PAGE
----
Nemeses AGA

Space craft collecting balls of energy? Andy Smith nods sagely and picks up his trusty Speedking.

Nothing surprises me when it comes to games these days, especially the wacky storylines that the developers come up with. Here you’ve got a couple of magic users (imaginatively called Red and Blue) battling to destroy each other. There you go, a nice and simple storyline for a change.

It’s a one or two player game in which both players attempt to destry their opponent’s castle, which are placed on the screen diagonally opposite each other. No surprise there then. The game is played by flying a small space craft around the screen in an attempt to collect little balls o’ magic. When a ball is collected, it disappears and is added to the player’s reservoir which is displayed at the bottom of the screen and is colour coded so each player knows how many balls he has saved up. When enough balls have been collected the player can fire at the enemy’s castle.

But just what sort of weapon do you want to use? Well, quite simply, the more balls you collect, the porkier the weapon you’re going to be able to use. A modest 10 balls collected allows a cannon to loose off a salvo while a hefty 30 collected before opening fire enables the player to let rip with a rather tasty laser cannon.

Obviously, the more powerful the weapon, the more damage you’re going to inflict on the other player’s castle.

Knowing when to open fire and when to continue collecting balls o’ magic is crucial, as is knowing when to switch from the offence to the defence. Hit a key during play and instead of your magic filling the attack reservoir, they fill the defence reservoir. Now when you hit the fire button your castle is repared a little. Again, if you collect loads of magic before hitting the fire button you can repari your castle a lot more than if you go for it as soon as you can.

...quite simply, the more balls you collect, the porkier the weapon you're going to be able to use

And what happens when all the magic balls have been collected? As soon as someone gobbles the last one, the screen is immediately filled up with them again and this just keeps happening until one of the castles is destroyed.

And it takes a while to destroy a castle, especially on a higher level (there are up to five of them) because the higher the level, the more protection – in the form of walls – the castles have and the more damage they can sustain.

Fortunately, as you step up through the levels it becomes much easier to collect magic because special balls appear that are worth five times as much as ordinary ones. Even in a level five battle the bout can be over in a couple of minutes if you manage to collect enough of these.

Your space craft also come in different varieties. There are only three kinds, but the second and third class of craft have the ability to fire at the other player’s collecting craft (you can opt to fire at the other player’s craft by saving up loads of magic and waiting for the correct icon to come up before pressing fire).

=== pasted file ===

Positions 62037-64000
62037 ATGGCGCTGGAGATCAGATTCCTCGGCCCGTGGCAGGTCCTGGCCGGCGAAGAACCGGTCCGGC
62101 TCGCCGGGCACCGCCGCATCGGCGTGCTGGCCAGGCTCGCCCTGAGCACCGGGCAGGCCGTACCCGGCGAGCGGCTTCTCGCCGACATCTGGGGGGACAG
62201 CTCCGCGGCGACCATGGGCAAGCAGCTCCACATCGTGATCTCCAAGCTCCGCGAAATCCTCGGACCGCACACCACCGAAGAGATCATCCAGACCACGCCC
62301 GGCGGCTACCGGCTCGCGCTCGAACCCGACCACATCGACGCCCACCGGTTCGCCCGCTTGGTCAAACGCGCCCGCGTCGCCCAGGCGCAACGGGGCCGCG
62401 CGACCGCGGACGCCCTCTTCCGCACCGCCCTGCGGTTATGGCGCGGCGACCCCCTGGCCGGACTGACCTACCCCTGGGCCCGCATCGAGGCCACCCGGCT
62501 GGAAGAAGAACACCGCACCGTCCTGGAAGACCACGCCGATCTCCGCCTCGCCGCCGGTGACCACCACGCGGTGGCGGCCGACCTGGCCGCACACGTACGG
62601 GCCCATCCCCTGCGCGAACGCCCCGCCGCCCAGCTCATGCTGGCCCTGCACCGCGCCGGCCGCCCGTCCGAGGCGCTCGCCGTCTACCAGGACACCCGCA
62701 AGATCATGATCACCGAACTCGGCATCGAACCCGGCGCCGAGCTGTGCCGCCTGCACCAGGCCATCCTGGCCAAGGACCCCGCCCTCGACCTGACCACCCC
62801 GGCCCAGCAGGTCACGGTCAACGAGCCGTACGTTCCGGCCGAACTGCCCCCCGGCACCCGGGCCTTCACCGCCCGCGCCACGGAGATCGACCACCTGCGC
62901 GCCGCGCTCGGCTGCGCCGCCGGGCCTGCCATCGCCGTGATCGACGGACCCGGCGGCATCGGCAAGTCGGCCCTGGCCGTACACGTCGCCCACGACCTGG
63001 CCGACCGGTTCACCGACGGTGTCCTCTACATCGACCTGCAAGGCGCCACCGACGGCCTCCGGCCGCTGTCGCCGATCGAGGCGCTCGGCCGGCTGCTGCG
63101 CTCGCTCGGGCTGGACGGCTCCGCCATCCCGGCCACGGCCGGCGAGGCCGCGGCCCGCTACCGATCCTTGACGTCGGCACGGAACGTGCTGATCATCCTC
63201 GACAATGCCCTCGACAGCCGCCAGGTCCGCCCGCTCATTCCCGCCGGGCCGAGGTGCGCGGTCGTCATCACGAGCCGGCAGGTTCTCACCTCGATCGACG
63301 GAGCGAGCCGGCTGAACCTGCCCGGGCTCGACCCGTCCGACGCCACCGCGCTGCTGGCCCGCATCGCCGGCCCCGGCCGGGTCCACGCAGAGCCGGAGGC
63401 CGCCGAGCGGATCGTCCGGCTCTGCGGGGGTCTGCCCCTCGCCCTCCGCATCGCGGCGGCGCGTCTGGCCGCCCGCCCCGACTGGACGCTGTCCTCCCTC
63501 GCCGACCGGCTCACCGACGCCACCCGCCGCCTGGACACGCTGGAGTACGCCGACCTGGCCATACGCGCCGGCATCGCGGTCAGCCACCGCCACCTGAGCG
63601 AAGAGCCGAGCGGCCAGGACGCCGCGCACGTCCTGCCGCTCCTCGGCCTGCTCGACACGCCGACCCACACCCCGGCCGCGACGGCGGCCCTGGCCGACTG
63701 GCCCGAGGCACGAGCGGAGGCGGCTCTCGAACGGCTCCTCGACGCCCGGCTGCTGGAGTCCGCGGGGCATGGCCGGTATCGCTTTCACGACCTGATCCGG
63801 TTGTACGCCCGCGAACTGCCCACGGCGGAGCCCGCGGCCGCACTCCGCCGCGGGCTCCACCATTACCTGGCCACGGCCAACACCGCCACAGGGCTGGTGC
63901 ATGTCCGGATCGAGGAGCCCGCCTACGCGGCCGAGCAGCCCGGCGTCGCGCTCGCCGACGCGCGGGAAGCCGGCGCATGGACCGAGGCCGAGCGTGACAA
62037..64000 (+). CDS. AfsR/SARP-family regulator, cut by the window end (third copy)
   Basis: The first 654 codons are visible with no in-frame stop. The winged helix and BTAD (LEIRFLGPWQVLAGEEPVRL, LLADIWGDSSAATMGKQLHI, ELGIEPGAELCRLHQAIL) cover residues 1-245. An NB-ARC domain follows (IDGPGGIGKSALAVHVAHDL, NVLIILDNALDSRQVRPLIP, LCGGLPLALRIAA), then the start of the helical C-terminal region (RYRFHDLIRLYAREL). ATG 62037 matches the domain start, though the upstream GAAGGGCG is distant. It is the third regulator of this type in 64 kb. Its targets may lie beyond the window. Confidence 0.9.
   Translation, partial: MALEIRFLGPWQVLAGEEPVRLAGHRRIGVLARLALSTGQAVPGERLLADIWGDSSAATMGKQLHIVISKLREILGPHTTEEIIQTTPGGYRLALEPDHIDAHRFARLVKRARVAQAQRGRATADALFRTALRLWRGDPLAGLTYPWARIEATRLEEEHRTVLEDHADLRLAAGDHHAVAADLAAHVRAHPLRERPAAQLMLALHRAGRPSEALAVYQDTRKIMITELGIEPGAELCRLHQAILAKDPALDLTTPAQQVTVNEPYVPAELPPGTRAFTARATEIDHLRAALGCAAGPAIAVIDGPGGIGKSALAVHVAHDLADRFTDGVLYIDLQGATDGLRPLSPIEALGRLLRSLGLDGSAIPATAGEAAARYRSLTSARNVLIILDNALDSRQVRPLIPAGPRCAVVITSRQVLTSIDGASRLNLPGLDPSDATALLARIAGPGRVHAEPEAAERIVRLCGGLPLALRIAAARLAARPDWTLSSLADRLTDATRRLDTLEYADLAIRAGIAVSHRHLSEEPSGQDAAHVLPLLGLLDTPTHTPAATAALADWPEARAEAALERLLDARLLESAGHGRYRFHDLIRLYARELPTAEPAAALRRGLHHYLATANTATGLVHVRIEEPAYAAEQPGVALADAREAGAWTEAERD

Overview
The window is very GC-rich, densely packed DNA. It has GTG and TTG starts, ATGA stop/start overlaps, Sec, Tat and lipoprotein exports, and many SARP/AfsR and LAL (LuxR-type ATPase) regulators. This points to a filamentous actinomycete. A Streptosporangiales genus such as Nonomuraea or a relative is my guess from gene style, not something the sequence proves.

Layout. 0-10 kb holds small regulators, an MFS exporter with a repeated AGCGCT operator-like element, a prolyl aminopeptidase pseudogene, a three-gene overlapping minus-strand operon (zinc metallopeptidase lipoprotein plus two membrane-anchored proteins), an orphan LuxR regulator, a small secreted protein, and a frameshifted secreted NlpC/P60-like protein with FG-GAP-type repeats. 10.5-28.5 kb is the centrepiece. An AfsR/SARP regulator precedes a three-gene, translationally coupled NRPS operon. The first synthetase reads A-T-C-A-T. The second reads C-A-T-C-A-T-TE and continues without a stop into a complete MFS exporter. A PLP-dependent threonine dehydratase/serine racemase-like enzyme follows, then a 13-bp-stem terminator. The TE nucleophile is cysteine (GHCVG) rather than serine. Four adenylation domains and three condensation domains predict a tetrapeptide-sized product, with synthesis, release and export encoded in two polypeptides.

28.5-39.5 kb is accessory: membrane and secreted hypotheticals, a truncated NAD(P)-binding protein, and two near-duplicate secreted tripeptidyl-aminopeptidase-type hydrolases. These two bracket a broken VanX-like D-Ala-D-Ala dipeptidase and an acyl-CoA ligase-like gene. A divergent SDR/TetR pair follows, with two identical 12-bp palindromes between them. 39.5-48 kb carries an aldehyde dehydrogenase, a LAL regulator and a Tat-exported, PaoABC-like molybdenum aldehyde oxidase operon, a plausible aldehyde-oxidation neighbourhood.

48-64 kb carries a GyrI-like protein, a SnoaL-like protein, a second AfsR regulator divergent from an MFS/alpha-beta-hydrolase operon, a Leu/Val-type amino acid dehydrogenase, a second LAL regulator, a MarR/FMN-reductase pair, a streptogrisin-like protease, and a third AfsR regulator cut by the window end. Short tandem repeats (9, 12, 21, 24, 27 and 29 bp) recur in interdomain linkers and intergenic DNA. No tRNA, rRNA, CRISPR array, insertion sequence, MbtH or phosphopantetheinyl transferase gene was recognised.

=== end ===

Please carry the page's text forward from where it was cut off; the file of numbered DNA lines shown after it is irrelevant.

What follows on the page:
It’s also handy to upgrade your craft because if two craft of the same class collide on screen they then simply bounce off each other. If you’ve got a higher class craft than your opponent then you can ram into it and destroy it. It is then placed back on the screen at a random place and downgraded, unless it’s already down to a class one.

This isn't quality software, there's just so little to the game you'll find it wears thin very quickly indeed.

There are two playing modes too: tournament and erm, not tournament. A tournament is a best out of nine fight over randomly picked landscapes whereas, well, a non-tournament starts on level one on some landscape or other and you attempt to work your way up to level five for that landscape (and subsequent ones should you manage to win) by consistently defeating the computer.

There’s just the final bit about the landscapes to tell you. On the desert and volcanic battlegrounds your castle can become damaged by the landscape itself. In the desert, random earthquakes occur which can knock your castle about a bit if they manage to hit. The same thing happens on volcanic landscapes except this time it’s eruptions that do all the damage. And that’s about all there is to Nemeses. Not a lot really.

This isn’t quality software (which is also being sold by Epic as part of a compilation, although F1 have the exclusive rights to sell the game as a stand-alone product).

Sure, it’s a ten-minute giggle with a mate, but there’s just so little to the game you’ll find it wears thin very quickly indeed. Don’t get me wrong, the programming is fine – everything works as it should be and there are no glaring glitches but it’s just so shallow. Even for a measly £10.74 (the game’s £9.99 + 75p P+P) it’s not worth buying.

I’ve played some Reader Games that have kept my interest longer than this. Most of them may not look superior but lots of them certainly have better sound effects and music and much better gameplay. Quickly turn the page.